These are no longer merely my ideas, nourished by the words of philosophers who have informed my thinking. They are a call to action sounded by think tanks and leading economists, such as Michael Porter, director of the Institute for Strategy and Competitiveness at Harvard University. Imagination is also at the heart of the current educational discussion. The Center on Education Policy, Conference Board, Partnership for 21st Century Skills, National Governors Association, and National Center of Education and the Economy all cite imagination as a fundamental skill for individuals and countries competing in the global economy. The business world is focused on innovation: not haphazard innovation, but innovation that is data-driven, effective, and inspired by well-conceived plans—and that kind of preparation and focus, once again, starts in the classroom. Prominent authors, such as Daniel Pink, Sir Ken Robinson, Kieran Egan, Malcolm Gladwell, and growing numbers of business and social venture authors are also addressing the issue with urgency.
Lincoln Center Institute is contributing to the discussion with several ambitious projects designed to bring a cornucopia of ideas concerning the propagation of the imagination to educators (and others) across the country. One project is 50 Imagination Conversations; the idea is to hold a Conversation in each of the 50 states over the next two years, culminating in America’s Imagination Summit in spring 2011.
An Imagination Conversation is a forum where individuals from different spheres of occupation talk about the role of imagination in their lives. It is the diversity of experiences that brings excitement, and sometimes veritable epiphanies, to these gatherings. The Conversations provide us with practical, specific examples of how imagination may be further articulated as a subject that is taught in classrooms and developed in students; their larger purpose is to teach us how imagination may serve all areas of human endeavor. So far, the spectrum of viewpoints has been amazing: we’ve had an executive vice president of Starbucks, the head of the MIT Media Lab’s Hyperinstruments/Opera, a theater director, a craniofacial/pediatric plastic surgeon, the executive director of Urban Justice Center in New York, a dyslexic who learned to read at age 11 only to become a writer … picture these events!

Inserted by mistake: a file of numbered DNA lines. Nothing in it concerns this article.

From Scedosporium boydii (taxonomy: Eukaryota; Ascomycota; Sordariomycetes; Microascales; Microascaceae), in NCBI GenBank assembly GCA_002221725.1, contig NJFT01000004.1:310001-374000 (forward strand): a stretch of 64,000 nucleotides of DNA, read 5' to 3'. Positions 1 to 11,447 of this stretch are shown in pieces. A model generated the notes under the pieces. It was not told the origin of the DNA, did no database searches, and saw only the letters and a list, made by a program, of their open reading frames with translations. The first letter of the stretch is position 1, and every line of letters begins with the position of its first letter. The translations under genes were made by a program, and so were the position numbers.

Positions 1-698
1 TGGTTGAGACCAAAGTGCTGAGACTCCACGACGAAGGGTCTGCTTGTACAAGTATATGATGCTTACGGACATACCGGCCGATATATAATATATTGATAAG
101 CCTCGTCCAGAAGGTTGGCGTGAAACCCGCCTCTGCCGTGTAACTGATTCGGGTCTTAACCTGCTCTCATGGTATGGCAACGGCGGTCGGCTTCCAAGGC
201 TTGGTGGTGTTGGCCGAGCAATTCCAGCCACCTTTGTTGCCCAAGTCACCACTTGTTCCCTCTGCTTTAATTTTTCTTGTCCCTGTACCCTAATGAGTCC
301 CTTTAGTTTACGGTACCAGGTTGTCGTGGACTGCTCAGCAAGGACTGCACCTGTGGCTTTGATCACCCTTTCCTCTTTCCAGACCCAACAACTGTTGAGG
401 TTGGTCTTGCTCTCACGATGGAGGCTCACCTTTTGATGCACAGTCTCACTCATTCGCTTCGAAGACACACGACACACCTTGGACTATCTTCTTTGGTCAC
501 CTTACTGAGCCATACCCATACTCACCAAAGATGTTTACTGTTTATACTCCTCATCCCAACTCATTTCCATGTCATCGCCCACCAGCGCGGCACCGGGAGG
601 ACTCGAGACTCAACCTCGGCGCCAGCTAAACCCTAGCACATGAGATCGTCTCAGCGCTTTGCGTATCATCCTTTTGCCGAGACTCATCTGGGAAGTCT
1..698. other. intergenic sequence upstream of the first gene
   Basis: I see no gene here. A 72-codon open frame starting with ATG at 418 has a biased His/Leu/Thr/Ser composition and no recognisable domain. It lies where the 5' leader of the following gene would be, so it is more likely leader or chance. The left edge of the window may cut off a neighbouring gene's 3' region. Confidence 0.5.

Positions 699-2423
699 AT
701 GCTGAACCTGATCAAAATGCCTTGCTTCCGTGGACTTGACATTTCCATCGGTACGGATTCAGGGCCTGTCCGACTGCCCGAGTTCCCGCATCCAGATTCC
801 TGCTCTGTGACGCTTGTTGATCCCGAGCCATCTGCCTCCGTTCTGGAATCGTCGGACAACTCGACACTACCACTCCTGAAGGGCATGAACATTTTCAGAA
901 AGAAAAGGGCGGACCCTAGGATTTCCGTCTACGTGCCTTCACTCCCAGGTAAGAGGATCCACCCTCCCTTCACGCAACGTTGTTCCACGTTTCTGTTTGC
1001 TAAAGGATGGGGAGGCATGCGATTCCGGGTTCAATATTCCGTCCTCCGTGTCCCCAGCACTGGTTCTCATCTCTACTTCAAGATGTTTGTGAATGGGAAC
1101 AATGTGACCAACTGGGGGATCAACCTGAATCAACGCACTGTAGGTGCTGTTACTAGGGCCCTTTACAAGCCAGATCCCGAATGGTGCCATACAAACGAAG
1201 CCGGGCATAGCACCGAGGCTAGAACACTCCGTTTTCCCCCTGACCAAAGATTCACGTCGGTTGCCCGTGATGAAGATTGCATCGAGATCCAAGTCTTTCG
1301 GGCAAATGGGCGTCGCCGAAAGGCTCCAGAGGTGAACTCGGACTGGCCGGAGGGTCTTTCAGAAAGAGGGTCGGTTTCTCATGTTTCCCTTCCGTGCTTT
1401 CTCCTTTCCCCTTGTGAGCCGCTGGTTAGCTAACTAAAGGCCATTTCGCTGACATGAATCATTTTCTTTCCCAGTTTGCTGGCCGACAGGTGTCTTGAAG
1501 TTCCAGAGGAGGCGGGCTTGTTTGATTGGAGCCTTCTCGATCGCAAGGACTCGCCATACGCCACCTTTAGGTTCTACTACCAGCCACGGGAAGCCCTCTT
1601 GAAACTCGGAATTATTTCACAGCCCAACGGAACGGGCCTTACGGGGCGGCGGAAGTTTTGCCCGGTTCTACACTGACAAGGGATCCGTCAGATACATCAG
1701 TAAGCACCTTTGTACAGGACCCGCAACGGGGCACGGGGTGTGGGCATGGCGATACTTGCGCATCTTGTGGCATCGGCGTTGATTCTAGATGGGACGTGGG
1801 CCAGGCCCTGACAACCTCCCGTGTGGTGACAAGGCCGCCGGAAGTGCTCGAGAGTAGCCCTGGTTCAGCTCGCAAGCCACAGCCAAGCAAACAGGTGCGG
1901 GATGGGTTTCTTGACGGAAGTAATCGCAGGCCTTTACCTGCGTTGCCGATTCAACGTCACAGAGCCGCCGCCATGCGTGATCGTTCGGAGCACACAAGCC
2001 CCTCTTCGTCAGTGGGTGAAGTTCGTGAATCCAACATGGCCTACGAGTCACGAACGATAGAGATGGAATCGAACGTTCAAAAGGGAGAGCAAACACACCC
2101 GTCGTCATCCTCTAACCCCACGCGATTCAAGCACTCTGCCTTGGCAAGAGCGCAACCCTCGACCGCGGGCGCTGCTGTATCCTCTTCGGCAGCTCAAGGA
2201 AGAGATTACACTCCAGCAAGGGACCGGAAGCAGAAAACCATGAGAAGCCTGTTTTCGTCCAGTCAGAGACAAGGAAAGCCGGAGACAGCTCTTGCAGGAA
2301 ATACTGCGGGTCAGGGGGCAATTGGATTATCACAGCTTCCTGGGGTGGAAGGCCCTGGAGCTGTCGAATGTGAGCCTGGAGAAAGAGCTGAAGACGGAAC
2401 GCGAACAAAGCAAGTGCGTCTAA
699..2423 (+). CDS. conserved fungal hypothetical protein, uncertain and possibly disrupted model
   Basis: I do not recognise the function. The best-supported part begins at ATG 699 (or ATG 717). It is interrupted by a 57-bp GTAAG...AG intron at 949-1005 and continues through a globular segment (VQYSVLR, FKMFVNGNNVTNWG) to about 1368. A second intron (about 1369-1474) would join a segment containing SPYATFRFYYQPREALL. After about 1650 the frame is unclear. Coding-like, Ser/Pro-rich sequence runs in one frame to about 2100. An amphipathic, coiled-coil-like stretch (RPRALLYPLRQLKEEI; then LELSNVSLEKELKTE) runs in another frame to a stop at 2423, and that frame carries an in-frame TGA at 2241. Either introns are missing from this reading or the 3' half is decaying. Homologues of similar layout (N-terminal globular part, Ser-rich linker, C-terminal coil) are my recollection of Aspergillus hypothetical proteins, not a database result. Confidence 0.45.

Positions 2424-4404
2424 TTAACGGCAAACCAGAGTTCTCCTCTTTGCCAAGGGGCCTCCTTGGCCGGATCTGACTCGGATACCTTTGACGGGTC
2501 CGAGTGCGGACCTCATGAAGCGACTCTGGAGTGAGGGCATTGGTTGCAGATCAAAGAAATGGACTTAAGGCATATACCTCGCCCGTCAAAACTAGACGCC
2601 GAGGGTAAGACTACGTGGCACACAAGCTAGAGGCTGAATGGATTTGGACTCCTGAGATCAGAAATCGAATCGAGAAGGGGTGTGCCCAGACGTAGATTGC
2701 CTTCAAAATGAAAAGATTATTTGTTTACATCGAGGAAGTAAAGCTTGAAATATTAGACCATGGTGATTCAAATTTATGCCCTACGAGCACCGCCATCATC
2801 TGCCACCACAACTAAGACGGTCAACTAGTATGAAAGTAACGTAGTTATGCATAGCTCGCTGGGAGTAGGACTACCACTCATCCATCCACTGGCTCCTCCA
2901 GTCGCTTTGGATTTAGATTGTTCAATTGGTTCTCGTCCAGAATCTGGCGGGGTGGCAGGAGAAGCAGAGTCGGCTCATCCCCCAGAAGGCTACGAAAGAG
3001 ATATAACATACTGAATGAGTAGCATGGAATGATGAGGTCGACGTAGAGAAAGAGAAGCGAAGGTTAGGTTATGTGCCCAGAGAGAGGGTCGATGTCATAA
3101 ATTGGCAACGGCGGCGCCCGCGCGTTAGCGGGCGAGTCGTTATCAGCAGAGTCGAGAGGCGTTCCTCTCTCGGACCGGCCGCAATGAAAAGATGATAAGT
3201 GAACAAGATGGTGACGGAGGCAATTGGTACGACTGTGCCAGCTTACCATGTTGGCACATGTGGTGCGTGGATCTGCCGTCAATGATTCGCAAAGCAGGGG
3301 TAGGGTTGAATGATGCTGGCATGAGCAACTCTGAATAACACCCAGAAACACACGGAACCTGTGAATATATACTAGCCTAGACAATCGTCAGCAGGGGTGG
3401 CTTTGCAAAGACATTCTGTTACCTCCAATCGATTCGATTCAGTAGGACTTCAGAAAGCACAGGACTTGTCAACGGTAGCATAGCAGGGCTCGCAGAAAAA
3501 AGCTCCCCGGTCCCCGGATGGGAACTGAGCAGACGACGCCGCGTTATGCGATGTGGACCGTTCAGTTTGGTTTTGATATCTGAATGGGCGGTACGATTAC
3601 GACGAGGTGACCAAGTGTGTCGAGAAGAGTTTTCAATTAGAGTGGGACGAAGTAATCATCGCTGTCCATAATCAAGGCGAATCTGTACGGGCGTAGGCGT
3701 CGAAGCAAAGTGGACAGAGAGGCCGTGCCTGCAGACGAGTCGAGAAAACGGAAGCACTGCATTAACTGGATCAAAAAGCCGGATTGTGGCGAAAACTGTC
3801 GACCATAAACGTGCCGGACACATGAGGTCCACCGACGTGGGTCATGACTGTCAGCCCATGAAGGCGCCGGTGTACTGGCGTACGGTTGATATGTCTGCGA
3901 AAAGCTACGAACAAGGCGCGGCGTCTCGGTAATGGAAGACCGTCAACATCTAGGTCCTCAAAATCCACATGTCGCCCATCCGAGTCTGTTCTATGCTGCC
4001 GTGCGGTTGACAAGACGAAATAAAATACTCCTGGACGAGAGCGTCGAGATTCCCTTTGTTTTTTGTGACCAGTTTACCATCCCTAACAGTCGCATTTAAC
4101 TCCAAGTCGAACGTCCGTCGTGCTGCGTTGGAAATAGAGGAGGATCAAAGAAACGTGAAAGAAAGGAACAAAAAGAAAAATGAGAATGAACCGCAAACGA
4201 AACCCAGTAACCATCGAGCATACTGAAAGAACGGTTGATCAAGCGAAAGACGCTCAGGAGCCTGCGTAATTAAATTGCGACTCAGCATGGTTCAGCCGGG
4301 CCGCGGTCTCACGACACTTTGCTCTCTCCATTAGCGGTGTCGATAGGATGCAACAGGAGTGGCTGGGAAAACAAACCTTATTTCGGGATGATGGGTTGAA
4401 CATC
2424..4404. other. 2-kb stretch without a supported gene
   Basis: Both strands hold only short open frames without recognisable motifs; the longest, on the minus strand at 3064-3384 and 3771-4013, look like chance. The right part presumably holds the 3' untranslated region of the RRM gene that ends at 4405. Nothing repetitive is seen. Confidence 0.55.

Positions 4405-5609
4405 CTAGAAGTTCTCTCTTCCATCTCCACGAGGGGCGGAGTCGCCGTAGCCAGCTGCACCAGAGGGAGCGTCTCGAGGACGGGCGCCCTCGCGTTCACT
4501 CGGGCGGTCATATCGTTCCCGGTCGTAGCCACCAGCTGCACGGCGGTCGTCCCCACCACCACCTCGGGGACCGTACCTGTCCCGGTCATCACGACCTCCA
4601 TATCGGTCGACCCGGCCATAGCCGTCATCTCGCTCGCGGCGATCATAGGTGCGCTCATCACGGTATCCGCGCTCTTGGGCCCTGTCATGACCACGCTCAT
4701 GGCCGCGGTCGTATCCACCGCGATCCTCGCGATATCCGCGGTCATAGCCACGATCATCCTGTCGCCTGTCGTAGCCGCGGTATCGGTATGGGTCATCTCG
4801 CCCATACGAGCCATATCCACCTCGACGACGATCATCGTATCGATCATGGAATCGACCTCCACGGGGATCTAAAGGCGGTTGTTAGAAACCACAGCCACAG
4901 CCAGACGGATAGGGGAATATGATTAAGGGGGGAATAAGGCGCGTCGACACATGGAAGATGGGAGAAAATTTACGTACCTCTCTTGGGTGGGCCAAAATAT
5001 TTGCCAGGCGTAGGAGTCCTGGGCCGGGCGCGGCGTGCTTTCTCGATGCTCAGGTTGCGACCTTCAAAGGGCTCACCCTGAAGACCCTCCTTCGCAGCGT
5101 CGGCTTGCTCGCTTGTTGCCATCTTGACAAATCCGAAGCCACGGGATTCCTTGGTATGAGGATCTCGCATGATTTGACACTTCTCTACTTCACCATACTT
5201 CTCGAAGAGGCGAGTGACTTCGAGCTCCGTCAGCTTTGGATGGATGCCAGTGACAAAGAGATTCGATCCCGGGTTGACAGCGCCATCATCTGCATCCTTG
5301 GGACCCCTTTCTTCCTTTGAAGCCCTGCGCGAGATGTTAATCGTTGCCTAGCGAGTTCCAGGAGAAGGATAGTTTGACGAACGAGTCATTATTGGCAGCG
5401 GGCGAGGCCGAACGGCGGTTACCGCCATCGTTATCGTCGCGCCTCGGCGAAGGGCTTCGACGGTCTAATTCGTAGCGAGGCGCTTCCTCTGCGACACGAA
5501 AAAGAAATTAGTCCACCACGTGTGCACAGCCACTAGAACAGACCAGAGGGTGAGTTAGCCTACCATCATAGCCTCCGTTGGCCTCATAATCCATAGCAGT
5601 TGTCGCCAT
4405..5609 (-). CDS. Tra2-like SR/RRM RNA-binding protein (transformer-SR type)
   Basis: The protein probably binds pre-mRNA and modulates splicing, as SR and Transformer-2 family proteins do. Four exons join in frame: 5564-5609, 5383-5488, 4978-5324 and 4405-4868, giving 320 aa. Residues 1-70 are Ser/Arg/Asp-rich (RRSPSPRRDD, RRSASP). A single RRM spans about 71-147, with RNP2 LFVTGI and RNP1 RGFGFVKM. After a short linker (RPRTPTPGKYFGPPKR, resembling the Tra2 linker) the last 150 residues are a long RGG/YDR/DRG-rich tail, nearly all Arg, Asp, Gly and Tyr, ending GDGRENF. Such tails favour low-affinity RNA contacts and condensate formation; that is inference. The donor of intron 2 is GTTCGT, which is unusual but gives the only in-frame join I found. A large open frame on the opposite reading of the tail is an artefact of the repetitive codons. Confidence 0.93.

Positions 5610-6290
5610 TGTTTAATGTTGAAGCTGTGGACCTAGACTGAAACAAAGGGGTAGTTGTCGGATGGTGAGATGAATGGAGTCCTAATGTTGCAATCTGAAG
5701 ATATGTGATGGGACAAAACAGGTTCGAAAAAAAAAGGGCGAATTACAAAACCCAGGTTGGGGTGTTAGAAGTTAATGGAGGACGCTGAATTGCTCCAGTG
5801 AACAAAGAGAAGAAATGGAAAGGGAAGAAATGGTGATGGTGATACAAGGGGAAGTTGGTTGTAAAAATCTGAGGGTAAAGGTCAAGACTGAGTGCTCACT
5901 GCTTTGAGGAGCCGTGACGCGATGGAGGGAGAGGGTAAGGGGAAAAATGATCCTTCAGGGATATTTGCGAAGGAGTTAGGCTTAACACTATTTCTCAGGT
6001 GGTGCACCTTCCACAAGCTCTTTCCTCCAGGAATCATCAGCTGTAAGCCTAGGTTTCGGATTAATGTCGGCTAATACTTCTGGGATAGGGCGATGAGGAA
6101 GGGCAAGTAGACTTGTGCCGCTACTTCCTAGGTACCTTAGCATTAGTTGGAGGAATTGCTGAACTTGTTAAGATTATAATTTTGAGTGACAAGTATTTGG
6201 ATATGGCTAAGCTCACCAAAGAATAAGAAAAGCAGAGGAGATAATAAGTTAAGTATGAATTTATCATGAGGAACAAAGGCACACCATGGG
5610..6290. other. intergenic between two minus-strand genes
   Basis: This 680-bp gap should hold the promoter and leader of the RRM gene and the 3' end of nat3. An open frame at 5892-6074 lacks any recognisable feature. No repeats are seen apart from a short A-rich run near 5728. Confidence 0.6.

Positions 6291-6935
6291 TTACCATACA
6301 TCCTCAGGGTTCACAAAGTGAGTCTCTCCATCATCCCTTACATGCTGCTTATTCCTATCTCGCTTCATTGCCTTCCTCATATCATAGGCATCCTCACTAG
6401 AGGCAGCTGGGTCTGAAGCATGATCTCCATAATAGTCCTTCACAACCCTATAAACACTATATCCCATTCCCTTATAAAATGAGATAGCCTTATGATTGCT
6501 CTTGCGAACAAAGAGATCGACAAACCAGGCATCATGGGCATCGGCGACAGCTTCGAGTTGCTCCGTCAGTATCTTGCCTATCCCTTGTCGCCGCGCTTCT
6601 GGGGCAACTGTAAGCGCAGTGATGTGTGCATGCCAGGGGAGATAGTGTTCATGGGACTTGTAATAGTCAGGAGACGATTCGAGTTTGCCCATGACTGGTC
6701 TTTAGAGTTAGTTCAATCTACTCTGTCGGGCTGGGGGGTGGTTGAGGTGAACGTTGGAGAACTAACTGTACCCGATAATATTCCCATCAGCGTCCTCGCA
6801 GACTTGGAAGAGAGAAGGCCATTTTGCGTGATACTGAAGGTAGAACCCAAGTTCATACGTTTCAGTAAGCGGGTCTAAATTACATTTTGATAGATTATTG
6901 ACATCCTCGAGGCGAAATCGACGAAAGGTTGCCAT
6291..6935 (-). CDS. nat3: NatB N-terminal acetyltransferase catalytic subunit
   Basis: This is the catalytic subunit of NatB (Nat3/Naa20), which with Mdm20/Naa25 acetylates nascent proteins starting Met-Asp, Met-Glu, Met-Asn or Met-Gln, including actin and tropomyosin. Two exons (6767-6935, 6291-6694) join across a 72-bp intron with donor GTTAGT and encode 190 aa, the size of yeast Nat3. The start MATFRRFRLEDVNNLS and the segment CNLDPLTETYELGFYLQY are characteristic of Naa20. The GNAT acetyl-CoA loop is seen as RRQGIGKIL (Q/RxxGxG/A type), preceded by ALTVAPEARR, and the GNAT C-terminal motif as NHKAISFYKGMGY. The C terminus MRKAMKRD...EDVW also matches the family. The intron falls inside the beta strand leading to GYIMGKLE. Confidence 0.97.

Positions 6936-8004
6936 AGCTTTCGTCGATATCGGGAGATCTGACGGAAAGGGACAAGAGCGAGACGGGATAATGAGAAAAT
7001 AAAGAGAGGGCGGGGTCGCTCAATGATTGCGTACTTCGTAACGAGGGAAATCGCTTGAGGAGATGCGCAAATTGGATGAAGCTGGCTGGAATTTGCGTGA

Another important project in support of the imagination is the book that author Eric Liu and I co-wrote, “Imagination First: Unlocking the Power of Possibility,” which takes the premise into the world beyond the classroom. At the heart of “Imagination First” is a set of universal practices with which successful professionals, including corporate executives, scientists, teachers, artists, a platoon sergeant and others utilize imagination in their work. For them, imagination is not an abstraction reserved for off time; it is a creative habit they rely on as a matter of course. “Imagination First” is a field guide for all those who wish to use it as such, to get unstuck, to reframe challenges, to practice possibilities at any scale and in any sector.
The first New York Imagination Conversation, on October 8, will celebrate the launch of the book. Perhaps you’d like to join us at the New York Public Library for the Performing Arts—and perhaps you’d like to be a panelist on a Conversation. Find out more on http://imaginationfirst.com and http://imaginationconversation.org.#
Scott Noppe-Brandon is executive director of the Lincoln Center Institute.